Mikhail Kalashnikov, who has died aged 94, invented the AK47 assault rifle which bears his name and became the weapon of choice for guerrillas, freedom fighters and terrorists the world over.
The automatic machine gun which Kalashnikov, then a young army sergeant, developed towards the end of the Second World War went into production and became standard issue for the Red Army while Stalin still ruled the Soviet Union. Its longevity was remarkable, and it was the Soviets' decision to license manufacture to the nations of the Eastern bloc, and to China, which led to its extraordinary proliferation.
The heyday of the Kalashnikov rifle was during the Cold War, when – thanks to Soviet and Chinese sponsorship of anti-colonial movements — it became a potent symbol of anti-imperialist struggle. It has figured on gable ends in Republican Belfast, in designs on Afghan carpets, on statues in Nicaragua and on the visa stamps of Burkina Faso. A popular song in Sudan ran: "Can't get no cash? / You're trash without a Kalash"; while in Vietnam, it was not unknown for American soldiers to cast aside their US-made carbines in favour of captured Vietcong AK47s.
Its inventor remained agnostic about the uses to which his rifle was put, regarding himself simply as a firearms engineer. He lived modestly in the Urals, and received virtually no royalties on his design.
After the collapse of communism, Kalashnikov was permitted to travel, and visited the West on several occasions. And in 2003 he formed a relationship with a small German company that wanted to attach his name to a range of ordinary consumer goods including snowboards, pocket-knives and energy drinks.
Mikhail Timofeyevich Kalashnikov was born on a collective farm in western Siberia on November 10, 1919, and had only a basic secondary education. As a boy he was fascinated by firearms, and aged 10 he manufactured a small pistol.
His first job was as a railway station booking clerk, but he studied mechanical design by night until, in 1938, he was drafted into the army as a tank driver, seeing action on the Eastern Front. In 1941 he was seriously wounded at the Battle of Brynsk.
It was while convalescing that Kalashnikov began to think about designing a new weapon: "Courage was not enough. The Nazis had superior armoury. I wanted to redress the balance."
The submachine gun which he sketched in the sanatorium went into production in 1942, but was not a great success; his next project, a carbine which went into service in 1944, was also unremarkable.
Only after he had been passed a captured German MP/SG44, made by Schmeisser, did Kalashnikov come up with his superlative assault rifle. Closely modelled on the German weapon, it was refashioned to accept the 7.62mm Soviet bullet and its magazine enlarged to hold 30 rounds. His greatest achievement, however, was to improve its reliability — the AK47 continues to fire even when wet, dirty or unoiled.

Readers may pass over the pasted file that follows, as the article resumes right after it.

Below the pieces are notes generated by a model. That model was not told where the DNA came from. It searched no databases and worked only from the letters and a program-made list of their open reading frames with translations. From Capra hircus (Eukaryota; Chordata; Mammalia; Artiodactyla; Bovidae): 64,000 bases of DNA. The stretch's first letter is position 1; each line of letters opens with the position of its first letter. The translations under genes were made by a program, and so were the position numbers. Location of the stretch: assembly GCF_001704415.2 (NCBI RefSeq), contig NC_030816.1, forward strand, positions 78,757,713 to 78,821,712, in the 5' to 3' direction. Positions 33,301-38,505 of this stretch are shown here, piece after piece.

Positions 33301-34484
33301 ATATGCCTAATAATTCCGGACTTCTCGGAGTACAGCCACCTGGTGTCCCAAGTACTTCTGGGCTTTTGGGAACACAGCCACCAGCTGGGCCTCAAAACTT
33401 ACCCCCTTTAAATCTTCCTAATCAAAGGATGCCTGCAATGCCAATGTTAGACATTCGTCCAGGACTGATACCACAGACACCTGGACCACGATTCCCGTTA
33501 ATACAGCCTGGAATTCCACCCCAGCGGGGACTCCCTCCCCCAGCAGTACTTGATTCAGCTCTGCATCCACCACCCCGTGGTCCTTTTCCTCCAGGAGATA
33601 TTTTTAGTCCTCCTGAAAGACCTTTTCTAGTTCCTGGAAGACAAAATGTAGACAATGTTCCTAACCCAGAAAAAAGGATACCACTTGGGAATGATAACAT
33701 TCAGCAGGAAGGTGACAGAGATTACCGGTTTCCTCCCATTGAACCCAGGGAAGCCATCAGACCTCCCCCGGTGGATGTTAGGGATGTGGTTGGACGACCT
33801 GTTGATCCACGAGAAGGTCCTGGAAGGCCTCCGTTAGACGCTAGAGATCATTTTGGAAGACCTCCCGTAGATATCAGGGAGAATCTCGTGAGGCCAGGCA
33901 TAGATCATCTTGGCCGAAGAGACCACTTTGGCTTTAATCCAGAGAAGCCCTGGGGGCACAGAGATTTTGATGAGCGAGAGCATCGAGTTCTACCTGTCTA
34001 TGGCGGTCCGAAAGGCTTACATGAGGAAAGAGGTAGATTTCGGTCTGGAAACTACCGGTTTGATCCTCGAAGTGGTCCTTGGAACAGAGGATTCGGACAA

The prototype went into full production in 1947 — hence its name (standing for Automat Kalashnikova '47). It was lightweight, had an effective range of 400 metres, and was capable of discharging its magazine either as single shots or on automatic at a rate of 10 rounds per second.
Kalashnikov was awarded the Stalin Prize in 1949, and became a member of the Communist Party in 1953 (though this was more a matter of career advancement than ideological zeal). By then, his rifle was standard issue for all the Soviet armed forces.
The Soviet authorities were quick to grant franchises on production to the countries of the Warsaw Pact and other "fraternal" or satellite regimes. Thus, there have been Bulgarian, Romanian, Polish, Yugoslav, Chinese, North Korean and even Egyptian models of the AK47.
The relative stability in Europe during the Cold War saw to it that, paradoxically, the weapon's most lasting impact has been in the innumerable post-war conflicts in the developing world. The AK47 made instant soldiers out of peasants because it was so easy to use and maintain, and required almost no training or skills in marksmanship to be lethal. The other reason for its ubiquity was its value to the Soviet Union as a source of hard currency. Over several decades the Soviets were the biggest arms exporter in the world, and the AK47 was a bestseller. The original weapon was updated, first with the lighter AKM, and then with the 5.45mm AK74. Later, however, cuts in military expenditure and thriving black markets took their toll on the arms manufacturers.
Kalashnikov continued to work well into old age, designing hunting rifles and shotguns — hunting was among his hobbies. "I am sometimes deeply upset to see how my guns are used in international wars," he once said, "but that is no excuse not to produce them. If we do not produce machine guns, someone else will."
Kalashnikov was awarded the Lenin Prize in 1964, and appointed a Hero of Socialist Labour in 1958 and 1976. President Boris Yeltsin appointed him to the Order of St Vladimir.
Kalashnikov's wife, Yekaterina, whom he married in 1943, died in 1977. They had four daughters.